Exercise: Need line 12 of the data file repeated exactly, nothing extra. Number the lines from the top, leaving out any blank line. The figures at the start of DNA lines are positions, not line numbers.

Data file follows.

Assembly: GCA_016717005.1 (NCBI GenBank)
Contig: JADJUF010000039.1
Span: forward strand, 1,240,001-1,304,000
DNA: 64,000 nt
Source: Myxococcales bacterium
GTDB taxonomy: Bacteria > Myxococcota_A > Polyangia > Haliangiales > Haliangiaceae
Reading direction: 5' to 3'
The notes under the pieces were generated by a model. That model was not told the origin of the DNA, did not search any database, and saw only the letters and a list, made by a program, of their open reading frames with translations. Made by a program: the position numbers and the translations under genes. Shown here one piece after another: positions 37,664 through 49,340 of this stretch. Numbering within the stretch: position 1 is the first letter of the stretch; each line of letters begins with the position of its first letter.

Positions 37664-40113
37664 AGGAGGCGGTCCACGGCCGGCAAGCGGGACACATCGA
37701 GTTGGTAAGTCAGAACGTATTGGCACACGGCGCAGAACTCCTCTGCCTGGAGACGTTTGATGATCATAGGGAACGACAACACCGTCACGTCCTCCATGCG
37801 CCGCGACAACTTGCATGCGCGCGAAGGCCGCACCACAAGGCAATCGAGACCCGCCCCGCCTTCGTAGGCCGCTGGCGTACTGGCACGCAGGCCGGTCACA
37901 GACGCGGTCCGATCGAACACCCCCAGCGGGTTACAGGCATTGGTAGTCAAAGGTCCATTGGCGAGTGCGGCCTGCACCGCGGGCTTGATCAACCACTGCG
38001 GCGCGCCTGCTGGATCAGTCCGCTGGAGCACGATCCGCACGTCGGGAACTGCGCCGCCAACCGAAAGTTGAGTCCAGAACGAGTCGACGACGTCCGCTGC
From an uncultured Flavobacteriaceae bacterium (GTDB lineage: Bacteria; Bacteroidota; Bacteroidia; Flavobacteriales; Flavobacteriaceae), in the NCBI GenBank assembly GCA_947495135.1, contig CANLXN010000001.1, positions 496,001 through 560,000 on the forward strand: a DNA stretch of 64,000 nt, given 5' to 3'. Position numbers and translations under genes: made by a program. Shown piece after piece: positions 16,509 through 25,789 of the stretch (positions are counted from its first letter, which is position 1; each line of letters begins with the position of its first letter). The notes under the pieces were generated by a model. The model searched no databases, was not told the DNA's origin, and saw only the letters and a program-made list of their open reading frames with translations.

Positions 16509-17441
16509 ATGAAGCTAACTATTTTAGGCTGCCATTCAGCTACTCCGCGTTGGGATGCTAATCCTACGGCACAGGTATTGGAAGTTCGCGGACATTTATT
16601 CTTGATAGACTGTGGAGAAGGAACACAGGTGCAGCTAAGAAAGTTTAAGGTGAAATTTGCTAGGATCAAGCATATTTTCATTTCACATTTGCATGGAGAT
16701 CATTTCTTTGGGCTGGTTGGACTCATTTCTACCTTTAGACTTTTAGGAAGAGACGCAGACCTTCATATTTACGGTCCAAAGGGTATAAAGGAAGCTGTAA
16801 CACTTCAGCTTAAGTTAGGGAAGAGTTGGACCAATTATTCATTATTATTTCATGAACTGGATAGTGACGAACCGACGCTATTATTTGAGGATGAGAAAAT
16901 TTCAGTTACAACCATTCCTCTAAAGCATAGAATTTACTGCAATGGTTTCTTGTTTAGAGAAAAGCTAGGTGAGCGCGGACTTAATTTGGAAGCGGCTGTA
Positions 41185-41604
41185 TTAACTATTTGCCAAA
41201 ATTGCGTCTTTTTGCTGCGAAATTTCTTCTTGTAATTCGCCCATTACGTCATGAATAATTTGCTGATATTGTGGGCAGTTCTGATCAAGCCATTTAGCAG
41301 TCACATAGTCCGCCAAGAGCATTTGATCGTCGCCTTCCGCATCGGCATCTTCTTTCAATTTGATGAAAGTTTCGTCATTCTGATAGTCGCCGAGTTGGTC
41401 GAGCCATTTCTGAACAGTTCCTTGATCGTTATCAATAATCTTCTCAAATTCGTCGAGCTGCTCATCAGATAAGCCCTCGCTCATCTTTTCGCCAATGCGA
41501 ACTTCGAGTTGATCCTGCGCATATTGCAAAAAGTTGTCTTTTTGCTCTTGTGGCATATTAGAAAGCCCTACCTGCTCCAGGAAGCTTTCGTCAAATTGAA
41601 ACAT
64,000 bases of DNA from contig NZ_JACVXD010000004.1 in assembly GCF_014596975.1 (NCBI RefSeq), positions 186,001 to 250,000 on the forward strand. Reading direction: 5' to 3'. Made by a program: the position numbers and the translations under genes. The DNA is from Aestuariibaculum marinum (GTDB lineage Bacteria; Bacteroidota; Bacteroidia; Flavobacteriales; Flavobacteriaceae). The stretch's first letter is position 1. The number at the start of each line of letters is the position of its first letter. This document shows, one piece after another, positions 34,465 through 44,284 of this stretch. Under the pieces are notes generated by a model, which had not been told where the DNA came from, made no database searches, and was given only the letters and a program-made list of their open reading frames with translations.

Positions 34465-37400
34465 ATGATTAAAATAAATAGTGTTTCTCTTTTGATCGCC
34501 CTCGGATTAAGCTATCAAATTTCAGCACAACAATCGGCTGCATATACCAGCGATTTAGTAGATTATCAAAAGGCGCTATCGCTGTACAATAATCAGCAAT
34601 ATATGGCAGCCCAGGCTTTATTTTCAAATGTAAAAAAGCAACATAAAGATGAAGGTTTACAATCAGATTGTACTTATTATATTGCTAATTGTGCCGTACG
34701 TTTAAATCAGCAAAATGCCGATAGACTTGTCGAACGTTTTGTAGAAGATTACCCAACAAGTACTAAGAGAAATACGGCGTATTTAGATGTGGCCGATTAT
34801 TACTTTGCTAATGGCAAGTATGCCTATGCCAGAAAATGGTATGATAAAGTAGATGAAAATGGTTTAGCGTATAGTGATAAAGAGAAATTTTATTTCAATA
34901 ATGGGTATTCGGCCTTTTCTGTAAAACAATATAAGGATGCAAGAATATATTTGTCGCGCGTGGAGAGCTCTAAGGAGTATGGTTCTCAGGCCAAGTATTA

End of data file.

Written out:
37801 CCGCGACAACTTGCATGCGCGCGAAGGCCGCACCACAAGGCAATCGAGACCCGCCCCGCCTTCGTAGGCCGCTGGCGTACTGGCACGCAGGCCGGTCACA